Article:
Busting Tech Career Development Myths
The greatest detriment to career development and growth is our mindset on what it means to grow and progress deeper into a career. Stigmas around career development tell people to wait another year, stay in stagnant environments, or even pursue more forms of knowledge before taking any action. Here are 4 myths around software engineering career development and what you can do to debunk them for yourself.
Myth #1: Career advancements means X role.
Many people come into the software development industry thinking that the natural progression of roles and levels is the only form of career advancement available to them. The progression from entry-level to mid and to senior and beyond is what many people aspire towards, but it’s not the only form of growth or progress. There are many ways to integrate your values and skillsets. For example, you could be a developer or a leader in a team, product, or community setting. Every role focuses on different areas of mastery, and each one is unique in what it offers. Be open to taking a path that isn’t what’s laid out at the start of any career journey you take.
Myth #2: I just need the right mentor/manager/leader.
Expecting a perfect mentor or manager to satisfy every career or personal development need is dangerous. There is more associated with career development than who is mentoring or managing you. An abundant career also includes how and who you interact with across, below, and above you in an organization. You are responsible for your career progression and growth.
Leadership and mentorship offer us insight, guidance, and knowledge in the context of a person’s mindset and experiences. Your career development is a function of who you are and how you spend your time. The right work for one person is not always the right work for you. You know what’s best for you, and the danger of someone else owning your career is following someone else’s path and not your own.
Myth #3: If I want to advance, I need to…
This myth that we should be taking action or not taking action stops people from setting goals that matter in the scope of personal career development. I’ve seen many people stay another year unhappy at a company and the cost of that decision is time, energy, and growth. Many people also set goals that don’t matter to them in the hopes of making progress that others can see and understand instead of finding ways to meaningfully tie them back to both the business and their own personal goals.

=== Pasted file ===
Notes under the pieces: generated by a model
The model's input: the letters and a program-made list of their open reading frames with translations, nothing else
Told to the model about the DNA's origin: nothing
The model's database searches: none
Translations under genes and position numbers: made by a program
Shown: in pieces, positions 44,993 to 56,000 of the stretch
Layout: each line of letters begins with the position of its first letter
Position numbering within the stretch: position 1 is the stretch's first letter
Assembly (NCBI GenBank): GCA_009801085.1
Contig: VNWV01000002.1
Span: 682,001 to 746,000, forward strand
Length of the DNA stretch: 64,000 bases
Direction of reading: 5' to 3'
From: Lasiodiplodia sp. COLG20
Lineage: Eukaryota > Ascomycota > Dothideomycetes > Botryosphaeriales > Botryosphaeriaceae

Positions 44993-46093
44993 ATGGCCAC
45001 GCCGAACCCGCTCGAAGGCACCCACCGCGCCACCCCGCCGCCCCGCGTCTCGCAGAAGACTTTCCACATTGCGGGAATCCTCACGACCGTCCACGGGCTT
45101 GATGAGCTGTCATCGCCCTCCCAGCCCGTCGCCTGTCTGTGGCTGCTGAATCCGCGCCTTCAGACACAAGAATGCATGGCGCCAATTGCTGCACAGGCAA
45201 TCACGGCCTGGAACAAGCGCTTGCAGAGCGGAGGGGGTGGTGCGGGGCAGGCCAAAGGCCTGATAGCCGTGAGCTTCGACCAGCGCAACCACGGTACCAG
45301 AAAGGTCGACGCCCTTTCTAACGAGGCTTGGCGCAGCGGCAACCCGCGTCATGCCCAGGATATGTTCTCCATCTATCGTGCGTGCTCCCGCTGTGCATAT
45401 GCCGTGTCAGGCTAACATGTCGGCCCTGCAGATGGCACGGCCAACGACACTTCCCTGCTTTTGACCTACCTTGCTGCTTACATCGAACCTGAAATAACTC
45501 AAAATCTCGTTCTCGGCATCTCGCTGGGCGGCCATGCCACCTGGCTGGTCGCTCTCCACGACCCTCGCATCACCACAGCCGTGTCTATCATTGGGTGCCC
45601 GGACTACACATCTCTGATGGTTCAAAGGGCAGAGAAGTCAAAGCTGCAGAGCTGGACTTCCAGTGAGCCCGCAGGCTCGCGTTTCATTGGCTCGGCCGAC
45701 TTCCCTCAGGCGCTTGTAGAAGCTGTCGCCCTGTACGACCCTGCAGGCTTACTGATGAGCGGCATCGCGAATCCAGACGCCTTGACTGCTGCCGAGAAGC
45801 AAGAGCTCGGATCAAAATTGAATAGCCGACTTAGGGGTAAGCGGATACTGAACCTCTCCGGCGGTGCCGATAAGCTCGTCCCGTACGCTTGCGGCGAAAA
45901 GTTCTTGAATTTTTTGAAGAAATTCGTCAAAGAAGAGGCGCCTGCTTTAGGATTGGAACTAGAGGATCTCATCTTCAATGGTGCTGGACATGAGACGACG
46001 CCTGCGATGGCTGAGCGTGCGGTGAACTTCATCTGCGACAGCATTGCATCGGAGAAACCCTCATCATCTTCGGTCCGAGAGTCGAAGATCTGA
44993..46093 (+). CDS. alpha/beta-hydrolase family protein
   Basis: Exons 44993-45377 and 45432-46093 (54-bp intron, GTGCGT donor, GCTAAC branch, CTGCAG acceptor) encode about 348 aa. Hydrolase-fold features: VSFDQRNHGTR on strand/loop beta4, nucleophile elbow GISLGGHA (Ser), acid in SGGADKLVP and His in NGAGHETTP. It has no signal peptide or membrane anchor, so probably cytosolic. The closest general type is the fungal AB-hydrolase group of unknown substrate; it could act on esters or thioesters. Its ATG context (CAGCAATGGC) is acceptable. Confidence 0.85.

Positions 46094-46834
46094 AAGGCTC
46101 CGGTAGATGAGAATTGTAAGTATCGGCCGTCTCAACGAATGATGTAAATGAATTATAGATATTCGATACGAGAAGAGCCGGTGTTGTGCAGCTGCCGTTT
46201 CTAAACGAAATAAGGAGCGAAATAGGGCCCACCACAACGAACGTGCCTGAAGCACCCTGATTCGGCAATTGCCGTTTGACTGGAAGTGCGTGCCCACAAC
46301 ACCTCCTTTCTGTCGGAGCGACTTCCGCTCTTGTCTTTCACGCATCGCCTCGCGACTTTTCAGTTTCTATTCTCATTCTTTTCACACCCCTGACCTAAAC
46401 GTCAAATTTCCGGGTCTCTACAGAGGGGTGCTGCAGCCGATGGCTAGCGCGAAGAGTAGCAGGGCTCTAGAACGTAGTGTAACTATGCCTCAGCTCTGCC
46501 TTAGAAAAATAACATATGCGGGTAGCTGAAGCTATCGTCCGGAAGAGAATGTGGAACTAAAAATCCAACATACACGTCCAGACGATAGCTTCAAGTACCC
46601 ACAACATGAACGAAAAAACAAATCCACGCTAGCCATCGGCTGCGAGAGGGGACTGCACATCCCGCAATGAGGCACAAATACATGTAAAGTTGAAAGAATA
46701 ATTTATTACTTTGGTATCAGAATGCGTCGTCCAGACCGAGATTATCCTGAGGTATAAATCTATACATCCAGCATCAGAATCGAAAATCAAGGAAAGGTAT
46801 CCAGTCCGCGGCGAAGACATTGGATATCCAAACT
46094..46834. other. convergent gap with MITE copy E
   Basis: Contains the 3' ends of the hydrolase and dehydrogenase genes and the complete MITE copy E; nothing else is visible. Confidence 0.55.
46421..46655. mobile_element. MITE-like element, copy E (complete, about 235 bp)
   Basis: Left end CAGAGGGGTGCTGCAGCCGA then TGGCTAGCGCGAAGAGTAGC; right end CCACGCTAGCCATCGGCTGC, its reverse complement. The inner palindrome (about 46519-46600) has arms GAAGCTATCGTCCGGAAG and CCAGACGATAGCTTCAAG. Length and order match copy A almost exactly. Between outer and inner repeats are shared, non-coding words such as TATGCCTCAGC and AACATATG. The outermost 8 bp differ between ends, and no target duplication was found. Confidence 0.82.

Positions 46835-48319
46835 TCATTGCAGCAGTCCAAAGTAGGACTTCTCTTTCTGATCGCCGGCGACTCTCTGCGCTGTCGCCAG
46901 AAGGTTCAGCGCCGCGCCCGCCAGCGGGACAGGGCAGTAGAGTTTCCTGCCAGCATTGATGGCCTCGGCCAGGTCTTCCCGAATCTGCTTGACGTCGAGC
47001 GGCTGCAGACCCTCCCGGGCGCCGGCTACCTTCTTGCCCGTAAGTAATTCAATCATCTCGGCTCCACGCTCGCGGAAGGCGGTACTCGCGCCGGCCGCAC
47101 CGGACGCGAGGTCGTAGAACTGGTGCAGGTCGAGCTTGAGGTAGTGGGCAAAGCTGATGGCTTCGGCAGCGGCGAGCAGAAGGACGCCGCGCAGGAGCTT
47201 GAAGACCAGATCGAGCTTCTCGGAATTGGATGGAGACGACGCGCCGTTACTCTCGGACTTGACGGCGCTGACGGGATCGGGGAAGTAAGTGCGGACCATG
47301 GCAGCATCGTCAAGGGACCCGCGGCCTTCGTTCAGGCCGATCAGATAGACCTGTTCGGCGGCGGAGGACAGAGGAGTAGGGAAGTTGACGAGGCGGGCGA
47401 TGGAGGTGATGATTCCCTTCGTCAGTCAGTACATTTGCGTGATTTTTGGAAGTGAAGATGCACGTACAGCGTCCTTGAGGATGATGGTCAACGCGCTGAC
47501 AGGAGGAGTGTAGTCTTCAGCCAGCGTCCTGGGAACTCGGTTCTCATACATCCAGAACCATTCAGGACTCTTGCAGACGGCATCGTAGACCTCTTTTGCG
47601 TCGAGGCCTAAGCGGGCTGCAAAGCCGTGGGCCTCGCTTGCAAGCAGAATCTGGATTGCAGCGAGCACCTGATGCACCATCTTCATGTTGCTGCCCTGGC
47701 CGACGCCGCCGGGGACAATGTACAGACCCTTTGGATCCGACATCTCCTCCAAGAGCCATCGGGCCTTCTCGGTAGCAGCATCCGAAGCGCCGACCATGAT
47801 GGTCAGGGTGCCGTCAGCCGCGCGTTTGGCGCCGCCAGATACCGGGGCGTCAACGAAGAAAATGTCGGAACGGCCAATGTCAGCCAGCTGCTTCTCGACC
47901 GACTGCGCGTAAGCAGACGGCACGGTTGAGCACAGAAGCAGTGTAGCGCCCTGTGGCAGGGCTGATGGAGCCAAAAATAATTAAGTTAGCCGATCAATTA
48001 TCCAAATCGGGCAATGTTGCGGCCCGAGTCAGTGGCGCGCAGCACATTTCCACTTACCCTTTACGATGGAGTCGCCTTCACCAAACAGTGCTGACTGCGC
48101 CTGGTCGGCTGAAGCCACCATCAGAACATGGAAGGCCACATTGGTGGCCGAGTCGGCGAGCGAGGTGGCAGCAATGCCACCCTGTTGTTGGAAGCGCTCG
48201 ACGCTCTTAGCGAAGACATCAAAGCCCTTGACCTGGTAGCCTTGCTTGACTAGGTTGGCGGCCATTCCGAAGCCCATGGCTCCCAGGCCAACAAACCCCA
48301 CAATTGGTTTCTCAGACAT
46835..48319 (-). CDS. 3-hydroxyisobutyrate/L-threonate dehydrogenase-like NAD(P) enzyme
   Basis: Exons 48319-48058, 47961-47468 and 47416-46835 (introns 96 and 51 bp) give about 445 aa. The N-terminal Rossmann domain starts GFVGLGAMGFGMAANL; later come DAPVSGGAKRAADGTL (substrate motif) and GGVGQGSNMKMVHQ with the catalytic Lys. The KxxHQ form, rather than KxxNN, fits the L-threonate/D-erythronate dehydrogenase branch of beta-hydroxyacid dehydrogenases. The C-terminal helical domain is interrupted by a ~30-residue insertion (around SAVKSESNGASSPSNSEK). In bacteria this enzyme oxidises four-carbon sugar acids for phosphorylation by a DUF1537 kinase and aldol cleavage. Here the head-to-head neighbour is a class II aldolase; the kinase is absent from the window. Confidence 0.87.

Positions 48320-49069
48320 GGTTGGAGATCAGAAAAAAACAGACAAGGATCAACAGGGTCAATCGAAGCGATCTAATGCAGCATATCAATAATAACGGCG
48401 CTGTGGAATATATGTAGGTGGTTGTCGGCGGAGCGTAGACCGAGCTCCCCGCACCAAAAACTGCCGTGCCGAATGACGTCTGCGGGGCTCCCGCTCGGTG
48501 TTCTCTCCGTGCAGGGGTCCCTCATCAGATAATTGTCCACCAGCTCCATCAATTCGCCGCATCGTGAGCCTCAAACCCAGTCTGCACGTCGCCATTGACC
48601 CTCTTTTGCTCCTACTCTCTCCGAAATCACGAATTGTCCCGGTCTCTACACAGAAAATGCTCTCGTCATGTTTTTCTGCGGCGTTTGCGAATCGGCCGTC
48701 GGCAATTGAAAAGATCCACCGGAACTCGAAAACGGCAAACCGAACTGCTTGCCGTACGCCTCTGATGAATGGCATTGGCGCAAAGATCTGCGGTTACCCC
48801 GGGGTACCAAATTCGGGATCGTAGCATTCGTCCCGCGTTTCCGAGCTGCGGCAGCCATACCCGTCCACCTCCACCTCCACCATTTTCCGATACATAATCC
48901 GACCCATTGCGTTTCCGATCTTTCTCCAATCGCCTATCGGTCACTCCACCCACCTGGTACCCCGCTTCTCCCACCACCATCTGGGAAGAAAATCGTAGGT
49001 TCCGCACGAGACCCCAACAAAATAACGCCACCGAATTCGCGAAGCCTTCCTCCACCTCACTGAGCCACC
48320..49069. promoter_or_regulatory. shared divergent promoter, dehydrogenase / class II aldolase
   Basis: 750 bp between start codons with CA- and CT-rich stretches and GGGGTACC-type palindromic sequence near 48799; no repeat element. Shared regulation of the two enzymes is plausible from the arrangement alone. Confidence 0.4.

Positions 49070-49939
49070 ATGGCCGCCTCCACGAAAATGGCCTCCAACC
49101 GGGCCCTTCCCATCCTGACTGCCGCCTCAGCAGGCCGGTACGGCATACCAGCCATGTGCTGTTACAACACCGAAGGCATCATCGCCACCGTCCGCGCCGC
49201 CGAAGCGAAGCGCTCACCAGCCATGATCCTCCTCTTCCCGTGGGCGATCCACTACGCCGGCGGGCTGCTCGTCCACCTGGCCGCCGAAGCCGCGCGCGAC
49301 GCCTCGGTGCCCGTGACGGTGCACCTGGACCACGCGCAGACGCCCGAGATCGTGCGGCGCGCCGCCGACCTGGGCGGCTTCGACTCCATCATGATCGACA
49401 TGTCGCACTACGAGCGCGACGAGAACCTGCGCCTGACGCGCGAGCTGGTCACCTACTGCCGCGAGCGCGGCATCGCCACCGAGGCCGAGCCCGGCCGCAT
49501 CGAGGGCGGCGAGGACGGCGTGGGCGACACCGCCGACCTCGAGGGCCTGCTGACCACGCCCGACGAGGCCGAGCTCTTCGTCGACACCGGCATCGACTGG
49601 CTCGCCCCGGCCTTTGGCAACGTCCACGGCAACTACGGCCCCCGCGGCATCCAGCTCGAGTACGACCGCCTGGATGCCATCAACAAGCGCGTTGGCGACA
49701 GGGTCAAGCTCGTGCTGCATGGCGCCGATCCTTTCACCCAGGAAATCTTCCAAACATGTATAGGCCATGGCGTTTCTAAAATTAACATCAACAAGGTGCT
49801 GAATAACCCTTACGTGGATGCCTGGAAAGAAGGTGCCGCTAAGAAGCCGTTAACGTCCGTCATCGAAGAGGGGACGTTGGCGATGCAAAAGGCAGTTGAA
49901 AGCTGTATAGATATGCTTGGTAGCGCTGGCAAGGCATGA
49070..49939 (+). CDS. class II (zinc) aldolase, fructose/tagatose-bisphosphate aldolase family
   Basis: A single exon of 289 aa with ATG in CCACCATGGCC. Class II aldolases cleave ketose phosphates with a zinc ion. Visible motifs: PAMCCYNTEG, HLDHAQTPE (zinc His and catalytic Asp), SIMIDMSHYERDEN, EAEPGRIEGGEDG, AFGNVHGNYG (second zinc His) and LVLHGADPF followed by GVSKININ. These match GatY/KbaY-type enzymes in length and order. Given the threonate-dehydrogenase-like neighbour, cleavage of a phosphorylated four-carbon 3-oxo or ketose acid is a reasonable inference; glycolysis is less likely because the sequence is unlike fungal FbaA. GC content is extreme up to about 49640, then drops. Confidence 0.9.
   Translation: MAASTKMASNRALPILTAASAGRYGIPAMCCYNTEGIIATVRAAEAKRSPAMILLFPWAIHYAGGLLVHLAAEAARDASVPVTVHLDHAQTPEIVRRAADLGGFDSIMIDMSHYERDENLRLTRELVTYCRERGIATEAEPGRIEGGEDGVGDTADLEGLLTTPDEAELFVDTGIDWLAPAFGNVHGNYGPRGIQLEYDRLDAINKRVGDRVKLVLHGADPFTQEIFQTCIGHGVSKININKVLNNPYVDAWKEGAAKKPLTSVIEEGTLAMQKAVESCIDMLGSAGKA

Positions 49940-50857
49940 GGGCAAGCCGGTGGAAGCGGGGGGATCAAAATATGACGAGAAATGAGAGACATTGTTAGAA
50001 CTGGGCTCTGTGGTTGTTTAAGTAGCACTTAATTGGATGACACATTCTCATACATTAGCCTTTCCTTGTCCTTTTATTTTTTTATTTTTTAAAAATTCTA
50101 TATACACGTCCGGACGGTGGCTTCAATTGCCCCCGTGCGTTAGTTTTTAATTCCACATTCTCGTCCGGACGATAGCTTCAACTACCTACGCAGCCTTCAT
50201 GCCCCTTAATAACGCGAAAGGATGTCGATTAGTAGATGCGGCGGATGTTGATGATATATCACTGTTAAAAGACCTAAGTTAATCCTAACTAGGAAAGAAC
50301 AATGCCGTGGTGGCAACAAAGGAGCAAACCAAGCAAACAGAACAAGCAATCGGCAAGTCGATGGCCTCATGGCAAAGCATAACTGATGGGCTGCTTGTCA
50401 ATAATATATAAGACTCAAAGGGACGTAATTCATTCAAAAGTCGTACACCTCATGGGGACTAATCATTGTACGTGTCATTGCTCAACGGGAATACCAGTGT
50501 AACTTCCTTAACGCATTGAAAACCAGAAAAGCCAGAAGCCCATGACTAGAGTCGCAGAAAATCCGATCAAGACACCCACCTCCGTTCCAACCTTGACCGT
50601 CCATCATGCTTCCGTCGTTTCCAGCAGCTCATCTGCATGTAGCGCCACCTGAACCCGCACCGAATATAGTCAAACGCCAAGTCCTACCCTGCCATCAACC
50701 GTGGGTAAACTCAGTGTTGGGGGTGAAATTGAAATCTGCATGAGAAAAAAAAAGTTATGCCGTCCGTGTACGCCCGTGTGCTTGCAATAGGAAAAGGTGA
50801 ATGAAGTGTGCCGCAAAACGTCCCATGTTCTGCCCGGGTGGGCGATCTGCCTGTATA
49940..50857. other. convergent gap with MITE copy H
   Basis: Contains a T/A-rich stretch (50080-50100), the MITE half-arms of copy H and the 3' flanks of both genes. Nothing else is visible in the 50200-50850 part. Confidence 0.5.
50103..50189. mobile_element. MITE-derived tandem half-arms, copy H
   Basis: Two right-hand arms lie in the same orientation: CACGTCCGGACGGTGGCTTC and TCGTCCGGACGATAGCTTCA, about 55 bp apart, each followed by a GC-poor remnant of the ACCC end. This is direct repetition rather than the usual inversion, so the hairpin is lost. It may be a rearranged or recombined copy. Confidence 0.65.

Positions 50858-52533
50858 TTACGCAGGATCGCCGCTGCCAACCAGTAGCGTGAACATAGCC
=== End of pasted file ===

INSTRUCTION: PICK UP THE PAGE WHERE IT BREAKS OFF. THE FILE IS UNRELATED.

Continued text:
You have to be brave and not default on your unique values, strengths, and skills. In the workplace and even the celebrity world, we adore those who are talented, those who have poured hours and years into their craft. Setting goals around what you should be doing is wasting time. Those responsibilities will be things we deal with regardless. It’s easy to see yourself as just a cog or role at the workplace and think this is all there is to career development and goal setting. Evaluate what you want and set goals around those outcomes.
Myth #4: When I’m ready, I’ll step into my next role.
This myth is a limiting mindset that we’ll always feel ready for the next milestone, job, or accomplishment in our careers. I see so many accomplished people think they have to go back to school, learn another thing, and let another month go by before they are ready to try something new. It’s not true. We’ll never feel ready to take the next step. Our minds work to keep us used to what we know. It keeps us comfortable. We can prepare, should prepare, but if we’re waiting for proof that we’re ready, we won’t get it until we’re doing it.
This was true for me when I was considering moving into management. I had led projects and done manager training, but I didn’t know what it would look like until I saw it. I could have spent forever looking into management styles and studying the ins and outs of how other people lead. If you’re making a reversible decision, give yourself a time frame to experiment and take some action and if it stirs something even greater in you, go and chase it.
My final takeaway
These were some career development myths that I wanted to bust for you by talking about being true to yourself. The path of a personal journey to lean into your strengths and values is really about being you. There will be many stigmas to break in this industry and parallel ones about leadership and the modern workplace. I hope this post encourages this evolution of personal strengths and discovery in this tech industry that’s ever-growing.
P.S. I stream this content on my Twitch every Wednesday at 10pm ET at twitch.tv/tiffitffanny if you’d like to join in the conversation.